The pair dated, and Joe has said before in interviews that he sometimes felt as though his late wife, Neilia, had a hand in bringing the two together. "She gave me back my life," Joe said of Jill in his 2007 memoir Promises to Keep. "She made me start to think my family might be whole again." At the time, Joe was still raising Hunter and Beau by himself, but Jill was quickly integrated into the family, joining them for the holidays.
Both boys grew attached to Jill, and vice versa, and Joe recalled in his memoir the moment he knew it was time to propose. According to the former vice president, his boys, then aged 6 and 7, broached the subject of marriage one morning while he was shaving. Hunter, according to Joe, told him, "Beau thinks we should get married." Beau clarified, "We think we should marry Jill. What do you think, Dad?"
Biden wrote that he told his sons, "I think that's a pretty good idea."
How Joe Biden Proposed to Jill Biden
The only problem was that Jill wasn't quite ready for marriage just yet. According to Jill, Joe had to propose five times before she finally said yes. Her concern, she told the publication, wasn't about whether or not she loved Joe, but that she loved the boys too much for the marriage to not work out. "I said, 'Not yet. Not yet. Not yet.' Because by that time, of course, I had fallen in love with the boys, and I really felt that this marriage had to work," she said. "Because they had lost their mom, and I couldn't have them lose another mother. So I had to be 100 percent sure."
Finally, after four failed proposals, Joe gave Jill and ultimatum, telling her, "Look, this is the last time I'm asking you. I don't care when we get married. But I want a commitment." That was enough for Jill to make the decision, and she finally said yes.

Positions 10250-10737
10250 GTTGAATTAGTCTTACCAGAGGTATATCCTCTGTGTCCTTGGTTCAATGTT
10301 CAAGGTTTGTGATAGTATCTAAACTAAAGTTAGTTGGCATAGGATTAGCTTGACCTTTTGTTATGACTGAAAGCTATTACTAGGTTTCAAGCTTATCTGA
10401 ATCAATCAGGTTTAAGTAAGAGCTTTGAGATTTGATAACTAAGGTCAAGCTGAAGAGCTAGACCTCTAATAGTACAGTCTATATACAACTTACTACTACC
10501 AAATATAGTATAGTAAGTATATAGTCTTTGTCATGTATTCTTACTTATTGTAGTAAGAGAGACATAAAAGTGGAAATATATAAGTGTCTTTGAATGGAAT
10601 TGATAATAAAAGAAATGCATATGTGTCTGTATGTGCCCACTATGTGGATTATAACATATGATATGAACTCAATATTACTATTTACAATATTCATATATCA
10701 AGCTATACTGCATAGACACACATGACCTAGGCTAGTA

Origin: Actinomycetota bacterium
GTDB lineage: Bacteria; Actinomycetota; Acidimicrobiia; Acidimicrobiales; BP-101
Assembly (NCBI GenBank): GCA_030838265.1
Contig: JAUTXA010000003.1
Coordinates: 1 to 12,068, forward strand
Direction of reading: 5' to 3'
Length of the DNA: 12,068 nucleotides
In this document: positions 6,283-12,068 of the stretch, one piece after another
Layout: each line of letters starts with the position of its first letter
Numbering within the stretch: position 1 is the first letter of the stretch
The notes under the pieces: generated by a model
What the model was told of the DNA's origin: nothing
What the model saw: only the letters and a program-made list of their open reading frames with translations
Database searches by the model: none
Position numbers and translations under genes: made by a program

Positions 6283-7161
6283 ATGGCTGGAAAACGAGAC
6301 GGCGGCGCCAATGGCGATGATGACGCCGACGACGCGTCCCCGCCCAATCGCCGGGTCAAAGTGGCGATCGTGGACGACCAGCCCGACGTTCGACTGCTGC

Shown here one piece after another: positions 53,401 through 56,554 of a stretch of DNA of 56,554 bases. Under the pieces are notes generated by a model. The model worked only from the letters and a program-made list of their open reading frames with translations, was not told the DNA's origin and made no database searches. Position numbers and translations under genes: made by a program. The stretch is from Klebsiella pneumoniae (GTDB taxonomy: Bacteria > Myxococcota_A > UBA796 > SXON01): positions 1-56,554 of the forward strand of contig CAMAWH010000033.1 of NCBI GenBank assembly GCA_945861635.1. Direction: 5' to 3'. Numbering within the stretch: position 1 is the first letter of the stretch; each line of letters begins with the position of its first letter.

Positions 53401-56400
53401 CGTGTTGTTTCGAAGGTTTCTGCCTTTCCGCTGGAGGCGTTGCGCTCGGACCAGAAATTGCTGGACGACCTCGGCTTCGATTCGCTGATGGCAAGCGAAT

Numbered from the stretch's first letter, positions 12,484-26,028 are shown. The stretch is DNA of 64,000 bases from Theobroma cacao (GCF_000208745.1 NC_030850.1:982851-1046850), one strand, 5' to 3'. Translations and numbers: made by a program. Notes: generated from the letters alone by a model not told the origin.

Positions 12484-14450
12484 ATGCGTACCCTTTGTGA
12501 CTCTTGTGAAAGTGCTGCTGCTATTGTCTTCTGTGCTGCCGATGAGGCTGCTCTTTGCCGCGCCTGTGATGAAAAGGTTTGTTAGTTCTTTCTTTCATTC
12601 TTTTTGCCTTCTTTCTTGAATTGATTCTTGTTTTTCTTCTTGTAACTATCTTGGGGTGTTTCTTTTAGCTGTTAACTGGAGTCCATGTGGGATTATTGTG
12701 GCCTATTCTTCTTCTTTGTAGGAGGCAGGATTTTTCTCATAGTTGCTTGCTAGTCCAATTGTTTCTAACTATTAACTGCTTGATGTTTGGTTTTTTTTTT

Joe Biden and Jill Biden's Wedding
The couple kept their wedding relatively low key, exchanging vows in New York City at the United Nations chapel on June 17, 1977. About 40 of their closest family and friends served as witnesses, as did Beau and Hunter, who were important parts of the ceremony: they stood right up at the altar by Joe and Jill's side. "The way they thought of it, the four of us were getting married," Joe wrote in his 2007 memoir.
The foursome even went on a honeymoon together to further cement their family bond. Years later, in 1981, when Joe and Jill welcomed a baby girl together, Hunter and Beau were tasked with choosing the perfect name for her; they named their little sister Ashley.
Public interest in the duo's combined efforts in the White House continues to rise given Dr. Jill Biden's lifelong commitment to education. She has proudly helped champion his causes in events and at rallies throughout 2020, and will continue to do so as future First Lady of the United States of America.
The Biden Foundation officially suspended operations in April 2019 as the president began to contemplate a run for office, in order to remain as financially transparent as possible throughout his presidential campaign. She instead stumped for Joe in virtual town halls, speaking with local residents and leaders about their concerns from a safe social distance. She's also shared tiny glimpses into the couple's home life via her Instagram account, and will continue to be invested as first lady. "He will be a President for all of our families," she wrote following her husband's victory on November 7.